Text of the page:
Chapter 39 (Volume 2, Chapter 20) (Instalment 24):

A stormy night in the Temple / I recognize my visitor / He explains my great mistake / And I awake from my dream

Synopsis of Chapter 39 (Volume 2, Chapter 20) (Instalment 24)

Two years have passed and Pip still does not know the identity of his benefactor. He and Herbert have moved to the Temple, another Inn of Court. Pip is still unable to settle to anything, though still keeps up his reading, and Herbert is currently in Marseilles on business.

Late at night, Pip receives a visitor, a rough man who looks around him with interest, pleasure and pride. Suddenly, Pip knows him for the convict from the marshes, and eventually realizes that here is his true benefactor. The convict explains that knowing Pip was to be a gentleman kept him going through the rigours and humiliations of his convict existence in Australia.

He explains that, as an illegally returned transported convict, he would be executed if he were recaptured. Pip is appalled, and while the convict sleeps, Pip revises all his assumptions about the source of his wealth. He knows now that he can never go back to Joe and Biddy because he feels that his conduct towards them has been unforgivable.

Commentary on Chapter 39 (Volume 2, Chapter 20) (Instalment 24)

‘Might a mere warmint ask whose property?' said he ‘Varmint' is an American dialect word for ‘vermin', pronounced here by the convict with the Cockney ‘w' instead of 'v'.

I swore that time … that guinea should go to you It is important that the convict's money should have been earned honestly.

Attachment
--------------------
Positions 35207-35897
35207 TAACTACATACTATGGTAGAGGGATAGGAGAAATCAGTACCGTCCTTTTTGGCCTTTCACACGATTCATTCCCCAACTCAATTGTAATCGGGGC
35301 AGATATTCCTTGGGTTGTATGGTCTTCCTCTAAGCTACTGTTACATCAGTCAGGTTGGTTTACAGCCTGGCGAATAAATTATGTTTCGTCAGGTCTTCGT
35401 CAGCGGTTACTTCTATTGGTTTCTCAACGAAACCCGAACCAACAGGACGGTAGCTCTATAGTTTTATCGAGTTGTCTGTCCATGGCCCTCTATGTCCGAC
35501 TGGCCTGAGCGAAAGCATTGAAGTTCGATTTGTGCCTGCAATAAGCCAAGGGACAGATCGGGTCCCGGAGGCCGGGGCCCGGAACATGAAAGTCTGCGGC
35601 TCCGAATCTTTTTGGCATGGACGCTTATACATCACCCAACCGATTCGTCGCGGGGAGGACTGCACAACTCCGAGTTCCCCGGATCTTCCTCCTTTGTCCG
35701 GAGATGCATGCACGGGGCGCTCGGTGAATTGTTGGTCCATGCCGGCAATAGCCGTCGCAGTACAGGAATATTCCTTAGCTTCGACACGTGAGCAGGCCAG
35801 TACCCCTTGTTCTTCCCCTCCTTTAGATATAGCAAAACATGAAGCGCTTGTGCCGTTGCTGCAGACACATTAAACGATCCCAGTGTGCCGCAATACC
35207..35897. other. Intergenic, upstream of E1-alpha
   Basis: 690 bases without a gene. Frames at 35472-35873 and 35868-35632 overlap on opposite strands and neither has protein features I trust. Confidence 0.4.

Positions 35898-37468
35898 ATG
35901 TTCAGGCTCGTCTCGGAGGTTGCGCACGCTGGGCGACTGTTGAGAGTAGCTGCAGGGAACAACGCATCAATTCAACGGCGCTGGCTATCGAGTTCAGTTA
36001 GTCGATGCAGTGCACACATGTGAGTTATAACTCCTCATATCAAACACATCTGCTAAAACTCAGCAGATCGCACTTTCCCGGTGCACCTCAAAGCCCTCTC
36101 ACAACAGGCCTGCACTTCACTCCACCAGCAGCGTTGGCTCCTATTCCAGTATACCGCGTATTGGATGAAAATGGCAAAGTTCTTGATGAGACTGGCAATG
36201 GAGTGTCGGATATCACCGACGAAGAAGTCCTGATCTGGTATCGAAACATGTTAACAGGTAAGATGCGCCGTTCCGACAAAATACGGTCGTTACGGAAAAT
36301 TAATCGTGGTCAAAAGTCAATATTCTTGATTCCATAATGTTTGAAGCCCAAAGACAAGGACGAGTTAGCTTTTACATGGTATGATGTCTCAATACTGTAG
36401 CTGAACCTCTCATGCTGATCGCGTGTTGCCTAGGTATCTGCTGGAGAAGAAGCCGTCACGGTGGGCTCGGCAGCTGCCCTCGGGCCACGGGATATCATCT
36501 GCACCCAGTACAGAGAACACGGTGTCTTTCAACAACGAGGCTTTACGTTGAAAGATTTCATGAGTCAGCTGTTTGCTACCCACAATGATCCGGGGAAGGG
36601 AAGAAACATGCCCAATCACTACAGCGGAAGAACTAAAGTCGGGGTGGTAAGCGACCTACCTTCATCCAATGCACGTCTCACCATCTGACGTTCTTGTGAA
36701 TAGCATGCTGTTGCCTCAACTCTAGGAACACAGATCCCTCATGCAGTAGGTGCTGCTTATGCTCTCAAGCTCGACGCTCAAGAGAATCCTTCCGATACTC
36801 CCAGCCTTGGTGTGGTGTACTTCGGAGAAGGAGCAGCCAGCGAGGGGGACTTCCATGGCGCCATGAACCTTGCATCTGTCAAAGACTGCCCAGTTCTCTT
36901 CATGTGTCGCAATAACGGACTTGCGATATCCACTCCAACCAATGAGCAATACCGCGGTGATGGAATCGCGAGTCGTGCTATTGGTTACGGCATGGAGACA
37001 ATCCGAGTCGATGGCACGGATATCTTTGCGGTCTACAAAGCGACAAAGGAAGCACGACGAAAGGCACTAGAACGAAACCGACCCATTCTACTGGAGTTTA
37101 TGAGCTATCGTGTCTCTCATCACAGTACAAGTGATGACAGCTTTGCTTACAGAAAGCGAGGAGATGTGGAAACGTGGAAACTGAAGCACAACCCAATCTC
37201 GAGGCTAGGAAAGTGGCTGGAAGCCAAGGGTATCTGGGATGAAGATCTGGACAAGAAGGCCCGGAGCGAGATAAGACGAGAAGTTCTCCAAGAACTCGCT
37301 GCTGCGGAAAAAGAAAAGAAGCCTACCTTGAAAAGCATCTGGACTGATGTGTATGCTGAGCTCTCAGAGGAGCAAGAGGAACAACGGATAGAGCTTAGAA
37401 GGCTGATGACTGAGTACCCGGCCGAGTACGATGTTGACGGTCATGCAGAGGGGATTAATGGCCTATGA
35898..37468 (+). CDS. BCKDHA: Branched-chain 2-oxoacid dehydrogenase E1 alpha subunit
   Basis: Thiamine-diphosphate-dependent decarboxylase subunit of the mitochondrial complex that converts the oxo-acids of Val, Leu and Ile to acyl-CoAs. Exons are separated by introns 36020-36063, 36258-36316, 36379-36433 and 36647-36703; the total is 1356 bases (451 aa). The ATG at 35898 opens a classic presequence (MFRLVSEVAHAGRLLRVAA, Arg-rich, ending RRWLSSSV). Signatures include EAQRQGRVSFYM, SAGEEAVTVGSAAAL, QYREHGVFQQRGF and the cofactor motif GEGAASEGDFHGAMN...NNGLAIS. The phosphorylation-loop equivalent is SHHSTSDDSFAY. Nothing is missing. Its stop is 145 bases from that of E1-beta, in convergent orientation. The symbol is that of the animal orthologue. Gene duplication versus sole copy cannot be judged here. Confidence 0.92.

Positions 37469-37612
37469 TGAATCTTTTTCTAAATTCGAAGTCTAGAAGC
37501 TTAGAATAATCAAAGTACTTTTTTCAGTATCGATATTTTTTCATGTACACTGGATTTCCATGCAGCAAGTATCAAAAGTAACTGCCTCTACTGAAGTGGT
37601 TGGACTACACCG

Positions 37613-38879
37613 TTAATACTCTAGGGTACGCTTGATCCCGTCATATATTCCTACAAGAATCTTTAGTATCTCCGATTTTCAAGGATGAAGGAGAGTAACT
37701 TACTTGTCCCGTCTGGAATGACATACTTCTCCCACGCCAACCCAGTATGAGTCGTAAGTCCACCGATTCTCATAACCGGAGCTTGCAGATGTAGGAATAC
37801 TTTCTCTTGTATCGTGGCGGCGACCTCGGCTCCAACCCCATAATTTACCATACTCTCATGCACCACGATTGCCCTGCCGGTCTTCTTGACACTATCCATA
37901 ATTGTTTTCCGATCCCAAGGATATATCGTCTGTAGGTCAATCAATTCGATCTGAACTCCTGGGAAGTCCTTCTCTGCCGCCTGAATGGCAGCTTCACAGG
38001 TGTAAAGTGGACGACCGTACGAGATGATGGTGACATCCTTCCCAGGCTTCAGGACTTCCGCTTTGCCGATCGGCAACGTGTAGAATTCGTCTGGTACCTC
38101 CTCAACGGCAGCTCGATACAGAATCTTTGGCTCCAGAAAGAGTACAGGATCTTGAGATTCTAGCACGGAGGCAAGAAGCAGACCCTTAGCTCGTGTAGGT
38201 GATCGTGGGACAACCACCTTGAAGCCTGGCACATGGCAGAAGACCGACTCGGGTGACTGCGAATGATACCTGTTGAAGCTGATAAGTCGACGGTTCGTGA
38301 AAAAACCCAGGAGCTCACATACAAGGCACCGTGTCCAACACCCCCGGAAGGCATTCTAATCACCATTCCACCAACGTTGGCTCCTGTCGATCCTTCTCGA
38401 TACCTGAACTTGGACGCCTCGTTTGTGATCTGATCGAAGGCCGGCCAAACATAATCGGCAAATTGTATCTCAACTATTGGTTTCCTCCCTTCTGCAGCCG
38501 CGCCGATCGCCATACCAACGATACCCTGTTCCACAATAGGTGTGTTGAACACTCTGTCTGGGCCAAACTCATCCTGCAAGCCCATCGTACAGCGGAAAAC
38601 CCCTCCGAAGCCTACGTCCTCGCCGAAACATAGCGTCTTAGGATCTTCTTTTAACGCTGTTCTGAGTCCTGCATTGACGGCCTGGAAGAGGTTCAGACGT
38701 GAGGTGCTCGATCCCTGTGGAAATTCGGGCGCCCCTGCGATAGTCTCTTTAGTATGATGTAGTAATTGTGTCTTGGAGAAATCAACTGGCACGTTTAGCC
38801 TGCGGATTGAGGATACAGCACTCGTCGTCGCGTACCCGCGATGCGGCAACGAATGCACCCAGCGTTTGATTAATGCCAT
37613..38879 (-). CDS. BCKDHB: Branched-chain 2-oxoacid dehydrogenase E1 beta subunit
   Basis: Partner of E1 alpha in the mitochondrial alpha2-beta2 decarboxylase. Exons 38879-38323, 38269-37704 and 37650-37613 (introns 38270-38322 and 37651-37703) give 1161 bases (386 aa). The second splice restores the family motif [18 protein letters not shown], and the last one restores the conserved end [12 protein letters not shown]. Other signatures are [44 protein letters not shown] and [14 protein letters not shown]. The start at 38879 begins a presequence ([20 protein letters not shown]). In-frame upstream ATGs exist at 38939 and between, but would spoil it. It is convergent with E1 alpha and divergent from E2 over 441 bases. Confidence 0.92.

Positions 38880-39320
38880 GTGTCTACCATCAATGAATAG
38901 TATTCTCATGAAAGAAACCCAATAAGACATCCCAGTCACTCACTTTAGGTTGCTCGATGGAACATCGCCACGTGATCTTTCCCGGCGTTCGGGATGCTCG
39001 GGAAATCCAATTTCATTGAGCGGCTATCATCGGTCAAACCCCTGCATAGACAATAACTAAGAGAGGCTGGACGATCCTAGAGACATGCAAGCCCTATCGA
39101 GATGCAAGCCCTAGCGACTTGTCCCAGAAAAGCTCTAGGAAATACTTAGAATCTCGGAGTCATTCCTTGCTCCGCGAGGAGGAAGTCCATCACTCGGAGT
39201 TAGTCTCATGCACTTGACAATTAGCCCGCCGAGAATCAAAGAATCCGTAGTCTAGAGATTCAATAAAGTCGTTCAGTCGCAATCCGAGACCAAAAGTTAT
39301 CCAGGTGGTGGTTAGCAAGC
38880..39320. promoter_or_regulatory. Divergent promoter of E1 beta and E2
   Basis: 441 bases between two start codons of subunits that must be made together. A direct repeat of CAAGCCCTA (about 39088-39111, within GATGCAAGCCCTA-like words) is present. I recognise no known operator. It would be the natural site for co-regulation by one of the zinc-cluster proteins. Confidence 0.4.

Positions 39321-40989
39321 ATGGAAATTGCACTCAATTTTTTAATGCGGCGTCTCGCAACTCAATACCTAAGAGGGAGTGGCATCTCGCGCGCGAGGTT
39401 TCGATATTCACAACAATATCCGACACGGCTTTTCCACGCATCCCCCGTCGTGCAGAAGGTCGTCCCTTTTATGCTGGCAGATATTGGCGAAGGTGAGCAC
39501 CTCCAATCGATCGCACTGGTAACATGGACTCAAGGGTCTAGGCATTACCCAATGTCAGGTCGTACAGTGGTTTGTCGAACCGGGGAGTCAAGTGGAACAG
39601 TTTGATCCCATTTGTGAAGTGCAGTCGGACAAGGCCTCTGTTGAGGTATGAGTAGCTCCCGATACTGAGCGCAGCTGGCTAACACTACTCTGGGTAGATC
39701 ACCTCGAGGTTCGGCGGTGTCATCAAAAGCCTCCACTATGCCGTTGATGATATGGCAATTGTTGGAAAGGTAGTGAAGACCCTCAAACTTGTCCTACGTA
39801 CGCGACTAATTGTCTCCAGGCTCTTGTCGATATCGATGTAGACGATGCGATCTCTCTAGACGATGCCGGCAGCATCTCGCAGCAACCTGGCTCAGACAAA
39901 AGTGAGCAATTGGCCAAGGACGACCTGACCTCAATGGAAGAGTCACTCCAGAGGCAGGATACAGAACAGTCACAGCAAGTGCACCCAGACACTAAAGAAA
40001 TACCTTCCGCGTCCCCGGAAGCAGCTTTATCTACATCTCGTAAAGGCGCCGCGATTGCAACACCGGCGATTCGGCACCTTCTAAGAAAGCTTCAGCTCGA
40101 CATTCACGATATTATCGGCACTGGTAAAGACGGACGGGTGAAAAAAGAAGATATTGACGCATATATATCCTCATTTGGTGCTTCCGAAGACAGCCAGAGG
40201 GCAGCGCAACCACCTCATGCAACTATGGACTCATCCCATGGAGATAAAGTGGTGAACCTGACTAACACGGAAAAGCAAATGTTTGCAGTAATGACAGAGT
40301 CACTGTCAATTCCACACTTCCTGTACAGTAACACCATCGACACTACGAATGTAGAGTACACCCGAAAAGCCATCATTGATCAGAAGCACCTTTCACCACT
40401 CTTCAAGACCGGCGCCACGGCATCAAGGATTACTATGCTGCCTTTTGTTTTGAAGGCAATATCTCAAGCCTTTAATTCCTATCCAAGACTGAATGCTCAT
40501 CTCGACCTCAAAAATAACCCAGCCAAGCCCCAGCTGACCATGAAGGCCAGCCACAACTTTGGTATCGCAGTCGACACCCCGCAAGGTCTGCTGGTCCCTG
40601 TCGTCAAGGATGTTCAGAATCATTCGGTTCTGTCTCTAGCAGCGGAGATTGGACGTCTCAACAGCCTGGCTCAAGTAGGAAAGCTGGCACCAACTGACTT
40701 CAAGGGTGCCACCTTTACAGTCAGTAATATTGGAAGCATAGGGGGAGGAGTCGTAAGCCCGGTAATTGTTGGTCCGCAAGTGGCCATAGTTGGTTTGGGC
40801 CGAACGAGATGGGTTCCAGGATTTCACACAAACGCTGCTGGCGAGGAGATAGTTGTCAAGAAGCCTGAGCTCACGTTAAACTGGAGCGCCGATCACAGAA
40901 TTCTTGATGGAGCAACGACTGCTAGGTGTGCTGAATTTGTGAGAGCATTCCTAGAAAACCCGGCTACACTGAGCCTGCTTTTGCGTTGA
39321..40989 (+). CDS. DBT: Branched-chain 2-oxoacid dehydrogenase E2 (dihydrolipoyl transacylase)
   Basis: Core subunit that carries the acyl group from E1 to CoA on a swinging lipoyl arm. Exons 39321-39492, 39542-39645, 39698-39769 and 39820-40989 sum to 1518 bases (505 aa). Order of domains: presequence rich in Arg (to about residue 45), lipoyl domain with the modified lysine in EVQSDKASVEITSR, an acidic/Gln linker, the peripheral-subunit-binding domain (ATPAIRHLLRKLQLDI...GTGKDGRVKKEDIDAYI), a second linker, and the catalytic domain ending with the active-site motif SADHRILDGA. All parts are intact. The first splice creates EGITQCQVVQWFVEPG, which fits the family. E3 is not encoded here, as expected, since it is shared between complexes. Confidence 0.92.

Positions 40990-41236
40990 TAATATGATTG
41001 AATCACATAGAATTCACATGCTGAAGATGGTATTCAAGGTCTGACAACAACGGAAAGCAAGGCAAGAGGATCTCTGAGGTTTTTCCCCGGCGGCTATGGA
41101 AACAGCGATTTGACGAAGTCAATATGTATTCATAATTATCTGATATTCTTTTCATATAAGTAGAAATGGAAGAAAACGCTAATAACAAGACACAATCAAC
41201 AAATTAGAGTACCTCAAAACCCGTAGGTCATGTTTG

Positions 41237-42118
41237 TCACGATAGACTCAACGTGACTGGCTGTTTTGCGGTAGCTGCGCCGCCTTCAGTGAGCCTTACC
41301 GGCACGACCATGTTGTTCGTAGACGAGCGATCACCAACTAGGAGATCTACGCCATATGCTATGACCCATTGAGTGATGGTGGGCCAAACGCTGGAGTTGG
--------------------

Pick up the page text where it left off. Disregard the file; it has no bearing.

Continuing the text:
O Estella, Estella! As soon as the convict confirms that he alone is the source of Pip's wealth, Pip realizes that all his assumptions about Miss Havisham are wrong, including his dream of marrying Estella.

‘They shall be yourn, dear boy, if money can buy 'em.' The convict believes that every happiness and advantage can be available to the moneyed.

O, that he had never come! … by comparison, happy! This is the first time that Pip regrets his expectations. He feels the source of his money is tainted, and is associated with the guilt he experienced after stealing the food for the convict.

it was for the convict … that I had deserted Joe Pip sums up his folly: he could not have known that his money came from a criminal, but he should not have treated Joe so badly.

Investigating Chapter 39 (Volume 2, Chapter 20) (Instalment 24)
  • Re-read the section beginning, ‘It was wretched weather' and ending ‘… and the day just closed as I sat down to read had been the worst of all.'
    • Consider the effects of Dickens's presentation of weather and place in the effects of this passage
  • How does the convict greet Pip, and how does Pip react?
  • What is the convict's idea of a gentleman?
  • How does Dickens make use of light and dark in this chapter?


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